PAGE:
Saturday, 2 August 2014

The Talisker Loop (#ScotTour Day 5)

On our first day based in Portree, we set off back the way we had come the previous day (I detect a pattern here...). We had an appointment on the other side of the Isle at 11am and could not be late!

This called for a Big Breakfast.

I left the B&B saying "Today, I am going to suffer". I dreaded the climb up out of Portree towards Sligachan (remembering the wind and inconsistent gradient) that was such an unwelcome surprise the day before) and figured I better resign myself to it -- make my peace with it, manage my expectations -- well before I actually had to do it. 

That "talking to" I gave myself must have worked, because it was... dare I say it, a breeze. Adam was waiting at the top and I cruised up to him saying "I don't believe it, my heart rate is still normal". 

At Sligachan, we turned westward off the A87, onto the A863. The day before, it had seemed to me that this road (across the middle of Skye from coast to coast) was siphoning off a great deal of traffic from the A87 -- for which I had been very grateful! So today, I was braced for quite a lot of motorhome and caravan traffic, on a road even less suited to it than the A87. 

We were immediately faced with a climb upwards into -- surprise, surprise -- low cloud and mist. There were no motor vehicles, none moving at least. Instead, we found ourselves negotiating a few families (with children) and walking groups, all strolling down (or up) the middle of the road. We went by a few cars parked up alongside the road, before cresting the backbone of the Isle and free-wheeling for miles down towards Loch Harport. 

The view across the valley, as we coasted to the coast.

Sharing the road with pretty much the sum total
of all motorized traffic encountered that morning. 

We soon reached the turnoff to Carbost, with its own wooden sentinel -- not a Highlander this time but a smiling scarecrow. 

A bit blurry but it gives context...

The photos do not give any hint of the level of moisture in the air! We were pedalling through an invisible soup. On arrival however, we were swarmed by midges, so we struggled into our waterproofs (the only full-coverage items of clothing we were carrying) as quickly as possible, to cover up as much delicious skin as possible. 

We found we were in fact quite early for our 11am booking, so we took the opportunity to look at the displays in the visitor centre.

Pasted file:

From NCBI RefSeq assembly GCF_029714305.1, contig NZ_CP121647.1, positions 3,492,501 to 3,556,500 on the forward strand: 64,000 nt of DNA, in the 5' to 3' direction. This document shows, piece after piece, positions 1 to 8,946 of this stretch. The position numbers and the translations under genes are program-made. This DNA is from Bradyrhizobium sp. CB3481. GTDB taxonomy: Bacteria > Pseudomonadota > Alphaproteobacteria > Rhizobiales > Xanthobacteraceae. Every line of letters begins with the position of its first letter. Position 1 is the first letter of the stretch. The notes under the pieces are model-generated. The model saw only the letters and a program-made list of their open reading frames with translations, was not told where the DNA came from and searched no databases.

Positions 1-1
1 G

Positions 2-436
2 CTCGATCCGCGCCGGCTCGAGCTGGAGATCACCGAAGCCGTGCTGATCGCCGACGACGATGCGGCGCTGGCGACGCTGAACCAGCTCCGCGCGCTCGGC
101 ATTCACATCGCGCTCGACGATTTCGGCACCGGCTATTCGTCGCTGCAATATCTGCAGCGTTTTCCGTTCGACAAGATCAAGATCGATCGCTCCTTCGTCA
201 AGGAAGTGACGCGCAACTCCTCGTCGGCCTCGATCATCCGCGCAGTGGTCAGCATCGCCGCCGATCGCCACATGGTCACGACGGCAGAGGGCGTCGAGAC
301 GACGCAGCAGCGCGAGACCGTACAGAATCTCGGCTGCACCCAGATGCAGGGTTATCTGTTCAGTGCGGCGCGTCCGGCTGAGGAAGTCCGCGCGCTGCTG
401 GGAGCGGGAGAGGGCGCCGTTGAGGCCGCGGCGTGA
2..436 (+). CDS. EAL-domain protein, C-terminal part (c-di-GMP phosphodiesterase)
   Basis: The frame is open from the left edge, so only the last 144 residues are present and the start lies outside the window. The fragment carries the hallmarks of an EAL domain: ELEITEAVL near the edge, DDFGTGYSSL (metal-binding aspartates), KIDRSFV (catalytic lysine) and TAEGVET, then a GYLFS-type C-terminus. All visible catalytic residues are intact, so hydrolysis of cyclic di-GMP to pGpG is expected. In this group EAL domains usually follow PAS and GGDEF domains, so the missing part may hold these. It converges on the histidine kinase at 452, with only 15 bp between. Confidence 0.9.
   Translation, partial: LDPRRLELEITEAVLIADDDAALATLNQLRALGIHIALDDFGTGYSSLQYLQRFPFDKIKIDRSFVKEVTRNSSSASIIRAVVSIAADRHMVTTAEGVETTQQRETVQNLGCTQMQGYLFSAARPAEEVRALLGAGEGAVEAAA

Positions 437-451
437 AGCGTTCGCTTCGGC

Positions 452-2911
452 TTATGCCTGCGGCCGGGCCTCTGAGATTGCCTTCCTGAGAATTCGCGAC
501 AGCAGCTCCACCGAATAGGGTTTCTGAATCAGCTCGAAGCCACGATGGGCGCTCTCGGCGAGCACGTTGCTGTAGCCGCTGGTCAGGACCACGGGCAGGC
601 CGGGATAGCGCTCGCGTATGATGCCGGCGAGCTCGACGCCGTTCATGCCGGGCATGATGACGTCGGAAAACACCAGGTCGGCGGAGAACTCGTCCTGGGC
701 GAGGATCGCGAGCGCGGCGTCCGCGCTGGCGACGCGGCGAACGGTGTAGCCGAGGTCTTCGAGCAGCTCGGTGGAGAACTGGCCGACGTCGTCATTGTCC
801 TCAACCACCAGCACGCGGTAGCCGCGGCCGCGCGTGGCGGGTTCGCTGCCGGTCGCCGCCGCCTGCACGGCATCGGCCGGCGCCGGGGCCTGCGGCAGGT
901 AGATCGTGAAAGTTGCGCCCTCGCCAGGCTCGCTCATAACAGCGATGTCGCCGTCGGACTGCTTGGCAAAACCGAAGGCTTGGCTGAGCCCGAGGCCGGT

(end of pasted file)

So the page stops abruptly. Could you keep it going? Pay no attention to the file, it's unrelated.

I suppose many distilleries do this kind of thing nowadays, but Talisker take a very local approach and, being the only single malt distiller on Skye and one with such a long history and connection with the people of Carbost and Loch Harport, their exhibits put me in mind of a local history museum. 

In amidst all the writings about the distillery were brilliant snippets about Skye history, culture and philosophy.

Could I live here? With the lessons cycling is
teaching me... give me a few more years and
I might be ready.

It was then time for our appointment. No, we did not do a tour. Instead, I had booked us in for a private tasting. 

Our tasting guide, Sarah from Inverness.

The accoutrements of our tasting:  a nosing glass, a pitcher of water and (out of shot) a pipet.

We were both amazed at how much we learned. I'm a whisky drinker of 15 years -- Adam not so much -- and Talisker has been a favourite of mine for a few years now. This has been the Talisker 10 Year Old expression widely available in supermarkets and off-licences ("liquor stores" for the Americans). But I had no idea of the widely differing characters of the various "expressions". Here we started with the "standard" 10 Year Old and then also tried "The Distillers Edition", which I believe may only be available from the Talisker shop (on site and online) or to Friends of Classic Malts members, and then lastly the distillery's latest big release, "57 North". 

57 North is what is called in the industry a "flavour-led" whisky, which has a certain matrix of characteristics and flavours as its goal. This means liquids from a selection of vintages -- all nonetheless single malts sourced from the single distiller -- may go into the make-up of a "flavour-led" whisky. Also, since vintages vary from each other from year on year, even from "batch by batch", the exact make-up or proportions of specific single malts by year will necessarily vary. As long as the result has the particular flavour and character identified with that expression, the end product remains consistent.

All three expressions that Sarah featured during our tasting session were wildly different from each other -- as different, in fact, as I'd (naively) expect from single malts from completely different distilleries, albeit within the same range on the Flavour Map (here, "Full-Bodied and Smoky"). So much depends on how long the liquid is casked and in what. And with the wide range of casks -- what wood they're made of, how old those casks are, how much charring there has been, what liquid the casks have held before -- the range of possibilities is mind boggling. For example, the Distillers Edition is matured in casks that have previously held Amoroso (a sweetened fortified Spanish wine) which lends a sweet and smoky character, with peat not being particularly noticeable, which is remarkable, given that Talisker is at its heart a pretty peaty beast of a whisky!

Further, neither Adam nor I had imagined how the whole experience of each expression (vapours, oily-ness, taste on the tip of the tongue, mid-mouth, back of the tongue) could change almost beyond recognition by the addition of one drop of water -- and then again with a second drop -- and in most cases, "for the better" as water releases certain chemicals (which means flavours) from the oil. 

We also amused ourselves studying the "legs" of each whisky, in its neat and increasingly diluted states. 

Of the three, Adam and I both preferred the Distillers Edition and 57 North far and away to the standard 10 Year Old. Adam preferred the Distillers Edition over all, while for me the 57 North perhaps just edged ahead. But adding one drop of water to the Distillers Edition improved it for me to the point where I'd happily buy that instead of the 57 North if pushed to choose just one.